“You swore you’d make it on your own, but it wasn’t as easy as you thought, right?” Song-yi tells her. Tae-hee quietly agrees, then adds how surprised she was that her many years of hard work could be erased by one person’s bad words. Song-yi smugly tells her, “That’s what real power is.” Song-yi adds one parting shot before rejoining her entourage: “Your husband’s doing his best…tell him to keep it up, while he still can.” Yeah, I can’t stand this character or her lipstick.
Jun-soo’s late coming home that night, and since he’s not answering his phone, Tae-hee begins to worry. She sees a suicide on T.V., and calls the police to double-check that it’s not him (“What’s he like? My husband’s handsome, really handsome”), then goes hunting for him in the neighborhood. After a long, fruitless search, she ends up back home, teary with concern, and discovers Jun-soo passed out in the building elevator, one leg keeping the doors open (*ouch*).
Tae-hee’s worry quickly turns into rage, and she wakes Jun-soo up with ice cubes down his shirt (heh). She confronts him about not answering her calls, and then starts in on him about the lay-off interview (couldn’t she have waited until he was sober? Yikes). Jun-soo says not to worry, that the lay-off manager is his “boy” from the army, which Tae-hee correctly interprets to mean Jun-soo picked on the guy, and now Jun-soo’s job is doomed. Jun-soo manages to calm her down, but his subsequent insomnia shows us how concerned he is.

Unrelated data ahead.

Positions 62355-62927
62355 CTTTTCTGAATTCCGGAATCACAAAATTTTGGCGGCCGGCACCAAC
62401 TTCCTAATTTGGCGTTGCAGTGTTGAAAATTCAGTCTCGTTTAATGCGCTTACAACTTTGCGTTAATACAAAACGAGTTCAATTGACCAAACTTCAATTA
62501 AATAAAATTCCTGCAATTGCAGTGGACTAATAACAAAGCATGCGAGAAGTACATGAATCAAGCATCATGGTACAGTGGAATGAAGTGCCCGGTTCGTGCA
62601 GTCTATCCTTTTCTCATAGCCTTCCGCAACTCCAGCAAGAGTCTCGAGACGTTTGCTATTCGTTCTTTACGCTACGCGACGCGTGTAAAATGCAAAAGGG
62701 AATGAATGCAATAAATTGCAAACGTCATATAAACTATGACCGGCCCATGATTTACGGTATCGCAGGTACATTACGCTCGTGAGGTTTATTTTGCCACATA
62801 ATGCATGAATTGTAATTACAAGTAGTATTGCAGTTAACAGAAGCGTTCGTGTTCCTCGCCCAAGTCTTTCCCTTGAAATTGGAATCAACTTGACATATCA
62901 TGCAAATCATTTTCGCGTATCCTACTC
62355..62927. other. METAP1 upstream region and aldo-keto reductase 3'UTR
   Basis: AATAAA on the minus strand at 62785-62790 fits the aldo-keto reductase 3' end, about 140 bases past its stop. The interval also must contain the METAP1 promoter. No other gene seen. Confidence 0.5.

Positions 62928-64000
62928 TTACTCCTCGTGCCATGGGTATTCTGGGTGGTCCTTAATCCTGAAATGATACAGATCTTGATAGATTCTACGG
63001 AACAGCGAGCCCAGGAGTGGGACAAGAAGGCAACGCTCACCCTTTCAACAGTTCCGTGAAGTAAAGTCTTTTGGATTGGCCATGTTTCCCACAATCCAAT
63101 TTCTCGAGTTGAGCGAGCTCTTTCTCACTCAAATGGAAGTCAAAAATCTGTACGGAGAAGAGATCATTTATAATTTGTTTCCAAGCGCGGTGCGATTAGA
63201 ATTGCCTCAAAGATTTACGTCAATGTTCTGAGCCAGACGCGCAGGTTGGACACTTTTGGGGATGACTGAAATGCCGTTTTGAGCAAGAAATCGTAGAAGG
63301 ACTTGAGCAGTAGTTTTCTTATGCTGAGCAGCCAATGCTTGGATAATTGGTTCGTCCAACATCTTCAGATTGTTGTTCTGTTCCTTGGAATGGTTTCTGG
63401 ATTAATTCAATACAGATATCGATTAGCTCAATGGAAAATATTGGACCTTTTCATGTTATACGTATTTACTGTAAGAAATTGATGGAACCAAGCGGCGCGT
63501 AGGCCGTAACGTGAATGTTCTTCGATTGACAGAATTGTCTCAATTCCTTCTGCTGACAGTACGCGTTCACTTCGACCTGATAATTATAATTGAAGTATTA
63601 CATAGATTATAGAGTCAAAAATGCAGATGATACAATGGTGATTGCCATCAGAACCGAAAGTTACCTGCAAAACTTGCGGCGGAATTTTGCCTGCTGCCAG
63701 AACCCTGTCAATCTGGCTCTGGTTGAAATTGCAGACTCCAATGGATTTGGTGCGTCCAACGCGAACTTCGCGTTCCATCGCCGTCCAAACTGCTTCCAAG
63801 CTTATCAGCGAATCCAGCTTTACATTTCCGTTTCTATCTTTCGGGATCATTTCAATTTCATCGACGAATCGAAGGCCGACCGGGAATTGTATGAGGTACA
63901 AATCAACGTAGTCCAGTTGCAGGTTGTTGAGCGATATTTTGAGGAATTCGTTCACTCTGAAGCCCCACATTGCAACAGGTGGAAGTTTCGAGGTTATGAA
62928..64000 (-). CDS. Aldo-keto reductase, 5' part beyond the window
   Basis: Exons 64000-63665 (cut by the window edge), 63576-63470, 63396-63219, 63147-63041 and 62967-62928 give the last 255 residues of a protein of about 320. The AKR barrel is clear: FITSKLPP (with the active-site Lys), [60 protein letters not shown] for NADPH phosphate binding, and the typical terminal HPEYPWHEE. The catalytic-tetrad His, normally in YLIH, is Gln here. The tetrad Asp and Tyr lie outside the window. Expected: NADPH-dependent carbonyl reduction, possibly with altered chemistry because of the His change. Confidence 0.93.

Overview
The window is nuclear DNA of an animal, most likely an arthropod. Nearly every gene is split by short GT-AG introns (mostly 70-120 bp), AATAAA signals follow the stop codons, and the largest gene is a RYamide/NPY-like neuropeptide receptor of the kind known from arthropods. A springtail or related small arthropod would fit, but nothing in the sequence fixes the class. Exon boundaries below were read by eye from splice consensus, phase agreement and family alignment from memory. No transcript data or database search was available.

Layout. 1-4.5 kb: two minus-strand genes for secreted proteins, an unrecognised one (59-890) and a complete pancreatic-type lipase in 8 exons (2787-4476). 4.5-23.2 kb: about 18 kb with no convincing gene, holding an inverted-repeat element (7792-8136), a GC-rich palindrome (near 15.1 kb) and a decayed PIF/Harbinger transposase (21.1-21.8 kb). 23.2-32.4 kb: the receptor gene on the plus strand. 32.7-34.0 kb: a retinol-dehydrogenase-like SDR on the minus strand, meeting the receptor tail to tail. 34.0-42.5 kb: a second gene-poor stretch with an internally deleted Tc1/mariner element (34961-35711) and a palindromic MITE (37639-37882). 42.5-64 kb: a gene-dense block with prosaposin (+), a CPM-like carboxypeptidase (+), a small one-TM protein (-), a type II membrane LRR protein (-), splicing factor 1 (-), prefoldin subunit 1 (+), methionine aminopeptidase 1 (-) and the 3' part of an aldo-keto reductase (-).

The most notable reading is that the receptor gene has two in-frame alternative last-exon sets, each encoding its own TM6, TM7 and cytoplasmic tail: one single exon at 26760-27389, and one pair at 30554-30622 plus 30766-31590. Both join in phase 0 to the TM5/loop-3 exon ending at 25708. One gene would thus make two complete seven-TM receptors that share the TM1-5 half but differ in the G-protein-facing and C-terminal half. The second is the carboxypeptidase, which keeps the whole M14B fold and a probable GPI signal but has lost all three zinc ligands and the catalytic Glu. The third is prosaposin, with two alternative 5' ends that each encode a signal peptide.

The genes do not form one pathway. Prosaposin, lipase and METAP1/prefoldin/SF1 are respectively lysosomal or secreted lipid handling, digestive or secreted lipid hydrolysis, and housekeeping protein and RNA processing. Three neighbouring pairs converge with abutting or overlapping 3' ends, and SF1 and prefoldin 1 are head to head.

Jun-soo tries to see Yong-shik the next day, but Kang-woo brutally puts him off. Eventually, he gets Yong-shik’s phone number through a coworker, calls it…and Tae-hee answers (neither spouse recognizes the other’s voice). Nice pay-off there on the phone switcheroo.
Next we see Yong-shik (29:50) drinking coffee alone on the roof, in a yachting jacket, like the poor lonely rich boy he is. Several of Jun-soo’s teammates, including team ditz Ki-ppeum, her hapless suitor Dong-won, and Yeo-jin, take a coffee break on a nearby bench. Ki-ppeum starts talking about how “yummilicious” the new Restructuring Head (Yong-shik) is, which makes me wonder–has she actually seen him before? If so, how does she not see him sitting a few feet away, staring at her? She’s even facing him. I enjoyed the scene anyway, but the set-up felt clumsy.